Is Mike Hilton’s Slot-Corner Role Up For Grabs @ St. Vincents?

When comparing Steelers third-year slot-corner Mike Hiltons stats from 2017 with those from 2018, there doesn’t appear to be much of a difference.

In 2017, Mike Hilton, an undrafted free agent out of Ole Miss in 2016, had 54 tackles, four sacks, six passes defensed, two interceptions and one forced fumble while appearing in 16 games and starting four.

In 2018, Mike Hilton had 57 tackles, one sack, eight passes defensed, one interception and two fumble recoveries while appearing in 15 games and starting two.

Mike Hilton, Mike Hilton interception Buccaneers, Joe Haden, Bud Dupree, Vince Williams

Mike Hilton’s Red Zone interception. Photo Credit: Mark LoMoglio, AP via Tribune-Review

Other than the number of sacks, which are a bit misleading considering he had three in one game in a Week 16 blowout victory over the Texans in 2017, again, there doesn’t seem to be much of a discernible difference in play and performance over Hilton’s first two seasons in the league.

Yet, after entering his second Steelers training camp as a youngster who appeared to have a bright future in the defense, Mike Hilton enters his third Steelers training camp looking like a player who is in for a fight for his starting role in the secondary.

Yes, the slot corner position is very much considered a starting role in the modern era of football; and after some unsuccessful attempts to fill this now very important role–including with Hilton’s old college teammate, 2015 second-round pick Senquez Golson–the Steelers seemed to find their man two years ago.

What changed? It’s not rumor or speculation, either. The sudden drop of Mike Hilton’s stock from one season to the next — specifically, the tail-end of last season, when other corners were now battling him for playing time.

To further reinforce this apparent lack of confidence in Mike Hilton’s abilities, the Steelers barely even made an attempt to negotiate with him on a multi-year contract this past offseason, and he ultimately signed his $645,000 tender as an exclusive rights free agent. as you probably know, an exclusive rights free agent is someone who has no power or leverage to negotiate a deal. It’s a take it or leave it situation.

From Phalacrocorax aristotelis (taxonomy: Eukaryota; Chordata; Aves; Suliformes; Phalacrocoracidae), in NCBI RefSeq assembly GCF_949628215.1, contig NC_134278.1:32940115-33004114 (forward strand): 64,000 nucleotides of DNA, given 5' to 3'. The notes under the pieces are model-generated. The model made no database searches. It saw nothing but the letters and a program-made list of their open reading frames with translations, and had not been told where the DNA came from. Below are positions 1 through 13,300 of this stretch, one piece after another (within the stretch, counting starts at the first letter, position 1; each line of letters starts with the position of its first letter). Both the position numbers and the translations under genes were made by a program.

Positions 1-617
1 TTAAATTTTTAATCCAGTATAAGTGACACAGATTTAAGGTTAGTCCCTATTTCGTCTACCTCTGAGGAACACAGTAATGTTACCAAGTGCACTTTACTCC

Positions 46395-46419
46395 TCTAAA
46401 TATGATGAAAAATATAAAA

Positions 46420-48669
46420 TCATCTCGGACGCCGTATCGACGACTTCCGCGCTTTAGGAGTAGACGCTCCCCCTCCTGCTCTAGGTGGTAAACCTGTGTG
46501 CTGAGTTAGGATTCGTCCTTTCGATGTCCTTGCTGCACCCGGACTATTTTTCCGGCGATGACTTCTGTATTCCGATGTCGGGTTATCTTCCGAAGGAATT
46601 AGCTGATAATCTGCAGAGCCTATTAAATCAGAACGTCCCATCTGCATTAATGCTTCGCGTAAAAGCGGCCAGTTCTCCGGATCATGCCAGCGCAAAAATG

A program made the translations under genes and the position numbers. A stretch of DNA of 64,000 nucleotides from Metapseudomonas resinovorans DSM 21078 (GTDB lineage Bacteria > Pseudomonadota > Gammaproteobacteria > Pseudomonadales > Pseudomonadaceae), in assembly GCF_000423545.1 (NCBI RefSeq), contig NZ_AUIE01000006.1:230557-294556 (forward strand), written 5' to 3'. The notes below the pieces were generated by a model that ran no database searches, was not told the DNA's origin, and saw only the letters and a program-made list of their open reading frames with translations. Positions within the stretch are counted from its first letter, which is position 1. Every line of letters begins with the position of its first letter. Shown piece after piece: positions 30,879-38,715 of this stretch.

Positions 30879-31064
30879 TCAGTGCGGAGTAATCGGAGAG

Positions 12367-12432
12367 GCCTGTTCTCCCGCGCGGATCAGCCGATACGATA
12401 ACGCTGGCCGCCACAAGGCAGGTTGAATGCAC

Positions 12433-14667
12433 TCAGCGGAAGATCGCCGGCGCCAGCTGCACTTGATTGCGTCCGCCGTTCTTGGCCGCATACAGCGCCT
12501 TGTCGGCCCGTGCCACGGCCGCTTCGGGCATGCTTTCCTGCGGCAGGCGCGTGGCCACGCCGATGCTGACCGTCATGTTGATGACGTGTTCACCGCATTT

• For whatever reason, the Steelers made it pretty clear to Mike Hilton that he had no leverage.

In other words, they opted not to treat him like James Harrison, Willie Parker and/or Alejandro Villanueava who got second contracts as Exclusive Rights Free Agents. 

To his credit, Mike Hilton participated in all offseason workouts, even before signing his tender. Now, he’s at Steelers training camp in Latrobe, Pa. trying to prove to his bosses that 2017 was no fluke. Again, though, what happened in 2018 that made Mike Hilton’s rookie season seem so fluky?

  • I’m obviously no expert, so maybe there was a drop off in Mike Hilton’s play that only those who get paid to evaluate could have detected.

Nobody on Pittsburgh’s current roster appears to be nipping at Hilton’s heels, not 2017 third-round pick, Cam Sutton, not 2017 fifth-round pick, Brian Allen and certainly not 2016 first-round pick, Artie Burns, who is fighting just to stay on the roster.

Maybe it really is just speculation, this apparent falling out of favor by Mike Hilton with the Steelers. After all, you’ll be hard-pressed to find him on any list ranking the NFL’s top nickle corners. Furthermore, Mike Hilton is a restricted free agent in 2020, meaning the Steelers essentially control his rights for another offseason. Therefore, why bother with a multi-year contract at this point?

Maybe the Steelers feel that there is much room for improvement at slot corner, and while Hilton is a nice player, perhaps they’re looking for a little more out of the position.

By all outward appearances, Mike Hilton has been put on notice by the Steelers, and the battle for the slot-corner position is one worth watching this summer.

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